Tonight I’m sitting on the dock of Captain Don’s Habitat. Overlooking the water is a beautiful restaurant with a great number of people in it, some of whom are part of the Wounded Warriors’ Project who have been here for a week or so now. These are mostly U.S. soldiers wounded in battle.
(No photos today)
The restaurant is built on undercut rock so that the waves create a thudding sound as they hit underneath, and often spray back. There are lots of lights around here, so the star-viewing is not the best, but the reason I came is for the Sea Turtle Conservation Bonaire presentation that happens twice monthly.
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Today the battle against the fleas continued. I got ready in good time, and spread special flea powder all around the house to rid the fabrics, such as the sofa and bed, of fleas that the dogs had brought in with them last week. I used a can and-a-half, and sprinkled it on mattresses and carpets, couches and chairs, and on the floor. I left it sit during the day, and went to work. I hadn’t imagined I would be doing this on my holidays.
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At work, I spent a fair bit of time reviewing listener prayer letters, and was able to select a favorite from the ones sent from RTM Brazil. I also did some work on the website.
In the afternoon, Brad Swanson dropped by around two o’clock, and said that he had found a chemical spray to kill the fleas in the dirt in the back yard, and asked me to accompany him back home. We got there around three o’clock, and Brad and his wife, Sandra, pitched in to help me fight these pests. Brad mixed up the solution in a hand-pump sprayer, and spent over an hour spraying the yard bit by bit. He eventually ran out of solution, and so we will have to go back at it tomorrow to complete the job.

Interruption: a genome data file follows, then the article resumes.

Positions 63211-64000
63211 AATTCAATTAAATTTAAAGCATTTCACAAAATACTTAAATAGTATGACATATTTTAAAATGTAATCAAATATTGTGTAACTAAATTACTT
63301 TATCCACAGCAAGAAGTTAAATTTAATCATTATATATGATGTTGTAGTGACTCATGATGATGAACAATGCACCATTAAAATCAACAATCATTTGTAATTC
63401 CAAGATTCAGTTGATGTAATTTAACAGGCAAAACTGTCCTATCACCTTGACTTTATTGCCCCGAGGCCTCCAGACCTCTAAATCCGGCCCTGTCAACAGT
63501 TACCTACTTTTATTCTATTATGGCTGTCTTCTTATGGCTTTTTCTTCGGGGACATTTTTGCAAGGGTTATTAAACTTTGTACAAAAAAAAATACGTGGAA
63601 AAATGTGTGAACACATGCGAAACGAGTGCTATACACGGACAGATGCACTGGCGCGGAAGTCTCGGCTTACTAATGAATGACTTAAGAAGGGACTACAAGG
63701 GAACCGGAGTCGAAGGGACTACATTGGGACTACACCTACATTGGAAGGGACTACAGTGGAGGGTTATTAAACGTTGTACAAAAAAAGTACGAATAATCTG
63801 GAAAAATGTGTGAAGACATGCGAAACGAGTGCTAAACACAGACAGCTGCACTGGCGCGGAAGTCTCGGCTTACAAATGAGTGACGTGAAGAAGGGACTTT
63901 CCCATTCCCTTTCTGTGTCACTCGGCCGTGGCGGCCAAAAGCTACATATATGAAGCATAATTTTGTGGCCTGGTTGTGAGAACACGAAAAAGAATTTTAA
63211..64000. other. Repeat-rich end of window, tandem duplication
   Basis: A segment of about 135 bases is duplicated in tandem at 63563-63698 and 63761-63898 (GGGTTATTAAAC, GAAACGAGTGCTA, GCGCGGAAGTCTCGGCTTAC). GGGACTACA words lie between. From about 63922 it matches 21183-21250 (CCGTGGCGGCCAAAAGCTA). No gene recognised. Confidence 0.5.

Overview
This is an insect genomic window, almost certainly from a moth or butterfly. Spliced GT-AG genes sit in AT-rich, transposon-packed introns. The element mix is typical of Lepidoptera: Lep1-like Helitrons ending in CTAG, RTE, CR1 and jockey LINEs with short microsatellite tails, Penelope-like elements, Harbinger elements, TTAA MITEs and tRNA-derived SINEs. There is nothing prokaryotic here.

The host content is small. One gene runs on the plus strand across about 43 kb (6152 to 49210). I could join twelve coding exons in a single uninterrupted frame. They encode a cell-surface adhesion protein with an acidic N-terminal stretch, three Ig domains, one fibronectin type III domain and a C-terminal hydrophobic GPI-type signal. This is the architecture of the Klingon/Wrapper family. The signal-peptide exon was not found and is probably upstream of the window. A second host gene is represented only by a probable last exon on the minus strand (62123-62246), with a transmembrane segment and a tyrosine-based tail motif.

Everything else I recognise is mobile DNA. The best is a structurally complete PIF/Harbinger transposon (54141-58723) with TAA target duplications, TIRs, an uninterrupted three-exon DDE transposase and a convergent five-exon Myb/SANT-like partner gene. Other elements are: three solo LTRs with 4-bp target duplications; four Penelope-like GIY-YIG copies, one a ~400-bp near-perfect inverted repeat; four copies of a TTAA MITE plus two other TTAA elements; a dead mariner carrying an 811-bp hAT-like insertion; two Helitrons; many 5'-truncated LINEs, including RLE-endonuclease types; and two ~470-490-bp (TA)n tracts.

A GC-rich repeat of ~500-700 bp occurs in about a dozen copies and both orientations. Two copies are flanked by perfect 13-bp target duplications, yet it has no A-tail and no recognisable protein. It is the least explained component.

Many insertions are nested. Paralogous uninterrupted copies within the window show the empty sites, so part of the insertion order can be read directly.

Sandra treated the animals with powder outside before bringing them into the house to keep them out of the way of Brad’s spraying operation. She then continued to spread a bit more powder on them inside, and then brushed them out. You can tell that Sandra loves dogs, and has a special way with them. I spent the time sweeping up the flea powder, and vacuuming off the couches and beds. I was also doing the laundry to clean all the bedding as well. It was after five by the time they left, and I was very grateful for their having come to my rescue.
For supper, I drove just a short ways down to the Casa Blanca Hotel where they were serving yellow snapper. It was the melt-in-your-mouth kind of fish, and was very good. The young man who was the waiter was interested in my new Android Cell Phone, the Samsung Gallaxy S3. Apparently it is not yet available here, much to his chagrin. While I was showing him my iPad, the calendar function sounded the alarm for the turtle event coming up at eight o’clock. This was very fortunate, as I had rather forgotten about this.
On the second and fourth Wednesday of each month, Sea Turtle Conservation Bonaire (bonaireturtles.org) makes a presentation here at Captain Don’s Habitat. When I arrived at ten to eight, the doors were still locked, but the speaker did manage to show up just before eight o’clock. Leo was a Dutch fellow, who gave a great presentation in English. You could tell that he was very passionate about what he does, and went into great detail.
The five types of sea turtles sighted here are now all protected on Bonaire. It seems this foundation is very active in cleaning the beaches up before nesting season, as well as running various educational and monitoring services. Not only do they count turtles, but they tag them, and sometimes even place transmitters on them to track their migration around theCaribbean. Some turtles migrate up to 3500 kilometres away. But when their matting season comes, usually every three years, the return to exactly the same spot where they hatched, often to within 50 metres of the exact spot.
One of the main things people can do to assist is to remove fishing line from the reef, which can trap turtles under the water. In fact, yesterday, I was able to pick up a pair of scissors for just that purpose. I hope to spend much of my last four weeks here helping to clean up the reef. I’m also going to pick up a sea turtle t-shirt at BonPhoto next door, where Leo works, to help them raise funds for the turtle research.
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Just before I started to record this, I made an amazing discovery. Cell phones can’t swim! I had just sat down on the dock, and while taking my Android cell phone out of my pocket, managed to dislodge the other local cell phone. It made a rather distinctive “plooop” as it splashed into the water under the dock. I’ll have to replace that tomorrow.
It’s getting late, so it is time to drive down the coastline towards my own habitat!